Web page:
When you can’t eat EVERYTHING

One of the most common things that people say to me (or that I have said to some of my other friends previous to this experience) when you say you have to cut something out of your diet, or that you can’t eat something (ie: sugar) is:

“But cutting out SUGAR?? That’s in EVERYTHING!!”

You know what my new answer is:

“Yes but I don’t eat EVERYTHING. I eat SOMEthings, and SOMEthings don’t have Sugar.”

When you are told to cut out:

Wheat, milk, cheese, preservative 220 (it’s in wine – among other things – but wine was one of my favourite food groups, I almost cried,) mushrooms (it’s a mould), the “night-shades” (think tomato, chilli, eggplant, white potato), sugar (including honey and other various syrups), yeast (goodbye beer and many breads – probably a good thing anyway…), caffeine, tap water, vinegar, CHOCOLATE (including organic cacao), ALL ALCOHOL, several fruits such as pineapple, berries and apples, BACON (for the love of all that is good and holy WHY?????) peanuts and pistachios, tomato sauce and pickles…..

Please give me a moment while a cry into a pillow and compose myself…it always hurts at first when I see this list….


Being the food lover that I am, I HAD to find better options. Spending hours in the local organic health food store (if you are in Queensland, you really can’t get better than Flannery’s. Everywhere else – I’m sorry you don’t have Flannery’s, but I highly recommend you find your biggest and best health food store. Dear Awesome Readers- please feel free to give ideas in the comments section and I can post them all in a “Links” page [TBA]).

Organic markets are also a great place to get ideas on additive and preservative free cooking, as well as alternatives in skin care and house-maintenance products.

SUBSTITUTION accounts for a hell of a lot when it comes to cooking and baking. Learning what your alternatives are is the quickest and easiest way to get more excited about meal times.

I especially understand for those who haven’t encountered allergies and intolerances personally throughout their lives until they have a child who has these issues. It is hard (I know it was for my mum) in many ways – finding someone who will listen, understand, give advice that actually is relevant and comes from people who know, even more so when you don’t like the idea of putting your child on a medication that you don’t know will work or what it may do to them in the long run.

Sifting through the assortment of information on the net can be time consuming and frustrating when you just can’t seem to get a link to somewhere that really meets your needs – both dietary and emotional support.

I also understand that being different when it comes to the things you can eat, or the skin conditions you have, or the medications you have to take, can make some people feel alienated. Sometimes limit the places you can go socially, the things you can do or the menu you can choose from. I have friends and family who has hated feeling different – it can be debilitating and depressing, some choose to just stay at home.

These reasons are part of why I wanted to start this blog, to let people know they aren’t alone, to hopefully give some support, share recipes, share stories, share the journey I am on at the moment of going through a major dietary change and how I react both emotional and physically.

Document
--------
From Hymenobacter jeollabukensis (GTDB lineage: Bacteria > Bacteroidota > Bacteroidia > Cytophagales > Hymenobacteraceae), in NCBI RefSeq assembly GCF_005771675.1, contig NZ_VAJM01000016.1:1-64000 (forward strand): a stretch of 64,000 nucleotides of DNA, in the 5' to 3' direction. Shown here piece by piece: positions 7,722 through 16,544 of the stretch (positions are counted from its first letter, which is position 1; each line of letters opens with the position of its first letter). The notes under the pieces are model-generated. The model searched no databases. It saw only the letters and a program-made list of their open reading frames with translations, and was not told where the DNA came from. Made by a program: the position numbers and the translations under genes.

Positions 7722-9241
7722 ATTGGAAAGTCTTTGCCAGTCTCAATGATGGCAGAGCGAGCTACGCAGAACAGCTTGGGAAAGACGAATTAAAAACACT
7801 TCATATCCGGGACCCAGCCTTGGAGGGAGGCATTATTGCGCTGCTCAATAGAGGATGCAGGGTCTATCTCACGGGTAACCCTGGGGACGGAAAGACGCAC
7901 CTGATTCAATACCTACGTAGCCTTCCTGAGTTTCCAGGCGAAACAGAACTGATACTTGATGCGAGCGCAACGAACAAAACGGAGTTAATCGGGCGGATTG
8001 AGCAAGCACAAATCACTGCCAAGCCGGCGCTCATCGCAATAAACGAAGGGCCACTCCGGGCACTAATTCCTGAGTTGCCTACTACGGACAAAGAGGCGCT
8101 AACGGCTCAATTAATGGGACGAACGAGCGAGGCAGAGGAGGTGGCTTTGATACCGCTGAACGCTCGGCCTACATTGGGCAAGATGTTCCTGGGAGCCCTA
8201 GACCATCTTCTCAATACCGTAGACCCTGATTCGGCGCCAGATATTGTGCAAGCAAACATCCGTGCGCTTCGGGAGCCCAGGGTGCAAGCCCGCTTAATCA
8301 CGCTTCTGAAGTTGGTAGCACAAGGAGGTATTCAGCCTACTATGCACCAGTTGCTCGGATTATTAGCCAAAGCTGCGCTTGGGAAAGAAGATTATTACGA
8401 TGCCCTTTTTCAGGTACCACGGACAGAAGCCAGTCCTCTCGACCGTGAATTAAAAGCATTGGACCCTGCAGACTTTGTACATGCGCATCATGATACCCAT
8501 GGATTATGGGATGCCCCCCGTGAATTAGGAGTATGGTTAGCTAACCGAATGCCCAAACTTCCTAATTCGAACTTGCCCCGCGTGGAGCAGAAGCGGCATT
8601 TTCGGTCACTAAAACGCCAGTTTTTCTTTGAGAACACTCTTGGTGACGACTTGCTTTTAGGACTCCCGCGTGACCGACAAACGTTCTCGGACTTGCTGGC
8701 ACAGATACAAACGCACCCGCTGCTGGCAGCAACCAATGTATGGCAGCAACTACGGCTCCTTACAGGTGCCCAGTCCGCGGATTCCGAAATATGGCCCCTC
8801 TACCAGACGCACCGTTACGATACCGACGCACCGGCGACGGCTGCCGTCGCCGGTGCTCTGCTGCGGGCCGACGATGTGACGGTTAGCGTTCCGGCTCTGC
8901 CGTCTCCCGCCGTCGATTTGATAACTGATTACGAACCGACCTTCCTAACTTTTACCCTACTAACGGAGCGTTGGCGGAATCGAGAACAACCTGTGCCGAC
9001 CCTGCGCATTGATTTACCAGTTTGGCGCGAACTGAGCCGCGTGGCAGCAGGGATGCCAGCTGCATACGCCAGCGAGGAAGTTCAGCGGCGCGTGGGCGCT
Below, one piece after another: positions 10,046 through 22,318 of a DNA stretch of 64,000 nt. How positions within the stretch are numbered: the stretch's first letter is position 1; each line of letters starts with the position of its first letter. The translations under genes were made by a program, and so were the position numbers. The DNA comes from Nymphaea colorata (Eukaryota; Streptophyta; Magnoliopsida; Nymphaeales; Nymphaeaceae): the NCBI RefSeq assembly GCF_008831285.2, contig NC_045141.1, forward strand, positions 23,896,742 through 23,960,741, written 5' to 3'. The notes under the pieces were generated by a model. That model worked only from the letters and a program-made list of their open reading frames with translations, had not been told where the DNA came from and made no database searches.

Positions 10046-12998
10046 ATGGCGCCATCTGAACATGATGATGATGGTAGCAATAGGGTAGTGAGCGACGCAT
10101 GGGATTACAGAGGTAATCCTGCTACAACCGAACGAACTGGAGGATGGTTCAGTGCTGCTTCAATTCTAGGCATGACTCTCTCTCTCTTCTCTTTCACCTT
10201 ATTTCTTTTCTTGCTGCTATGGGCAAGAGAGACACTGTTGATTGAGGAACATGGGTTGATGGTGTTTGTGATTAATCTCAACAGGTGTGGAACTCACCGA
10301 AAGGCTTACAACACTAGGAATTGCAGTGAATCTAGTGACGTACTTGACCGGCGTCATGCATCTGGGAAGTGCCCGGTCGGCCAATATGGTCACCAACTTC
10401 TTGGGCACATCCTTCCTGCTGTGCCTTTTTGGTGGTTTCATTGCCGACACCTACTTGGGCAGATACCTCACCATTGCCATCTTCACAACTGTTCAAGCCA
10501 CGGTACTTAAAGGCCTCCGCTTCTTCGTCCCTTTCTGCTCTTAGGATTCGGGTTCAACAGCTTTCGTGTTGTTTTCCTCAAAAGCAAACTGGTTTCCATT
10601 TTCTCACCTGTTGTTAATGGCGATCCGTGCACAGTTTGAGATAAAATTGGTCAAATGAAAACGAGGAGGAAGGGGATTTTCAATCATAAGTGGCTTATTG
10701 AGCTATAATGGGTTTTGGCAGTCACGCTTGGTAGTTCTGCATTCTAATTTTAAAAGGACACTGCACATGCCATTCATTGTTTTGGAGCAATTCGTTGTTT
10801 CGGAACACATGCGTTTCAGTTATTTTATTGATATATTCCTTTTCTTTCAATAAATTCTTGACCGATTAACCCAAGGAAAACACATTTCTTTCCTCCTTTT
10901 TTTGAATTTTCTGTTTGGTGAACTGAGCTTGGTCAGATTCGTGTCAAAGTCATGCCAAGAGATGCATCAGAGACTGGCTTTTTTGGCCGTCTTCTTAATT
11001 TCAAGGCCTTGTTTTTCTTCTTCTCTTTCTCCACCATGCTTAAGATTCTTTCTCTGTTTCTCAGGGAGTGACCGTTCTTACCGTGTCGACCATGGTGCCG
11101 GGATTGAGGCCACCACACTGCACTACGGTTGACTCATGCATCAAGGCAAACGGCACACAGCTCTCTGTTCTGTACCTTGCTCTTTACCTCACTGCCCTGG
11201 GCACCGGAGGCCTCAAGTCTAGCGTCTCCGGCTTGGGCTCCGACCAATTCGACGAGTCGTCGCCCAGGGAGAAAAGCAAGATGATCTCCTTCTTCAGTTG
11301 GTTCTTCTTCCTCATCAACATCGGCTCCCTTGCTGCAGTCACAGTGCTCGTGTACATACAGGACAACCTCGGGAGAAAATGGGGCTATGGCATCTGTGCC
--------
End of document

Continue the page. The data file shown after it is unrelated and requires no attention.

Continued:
Many people in my family have food intolerances and allergies, from seafood, to peanuts  and I remember once a dear cousin of mine (who I won’t name) when she was about 16 had a run-in at a family event. She has been allergic to peanuts and other nuts and seeds severely since being a child, and at a family reunion we had gone to a restaurant for dinner. She ordered a salad and checked that no nuts or seeds would be in the meal. They usually servered it with sesame seeds which she asked them to remove. While the meal was served with no sesame seeds, the chef had used sesame oil in the salad dressing. My cousin started having an allergic reaction within minutes, but….. she had forgotten her epi-pen (epinephrine auto-injectors: needles for the treatment of anaphylactic reactions), my Aunty rushed her home immediately to take her medication.

When I returned to their home, I found her in her room, upset, for many reasons. That she even needed to have an epi-pen made her feel alienated. She didn’t want to be different. She wanted to be able to go somewhere with her family or her friends without the fear that she may have an allergic reaction to something. I was about 21 at the time, and told her about my issues with asthma, I believe I demonstrated my need to have a puffer with me at all times by getting mine out of my handbag. It is a part of our lives.

It can get us down sometimes. But a) for others it is so much worse, we should be appreciating all the things we can do, not focussing on all the things we can’t,  b) if there are things we can do to help our bodies out, we should do them. And I hope to help not only my own body, but hopefully others as well.

Come with me on this journey, and maybe we can both lead better, healthier, relatively allergy-free lives that are still full of social events, eating out, DELICIOUS meals made at home that others will actually be jealous of when you bring leftovers to work, and a better overall feeling of well-being.

Remember: For those who eat everything – not everything is good for you. And for us, we find that SOME things are delicious, some things are good for us, and some things are all we need to live an amazing life.


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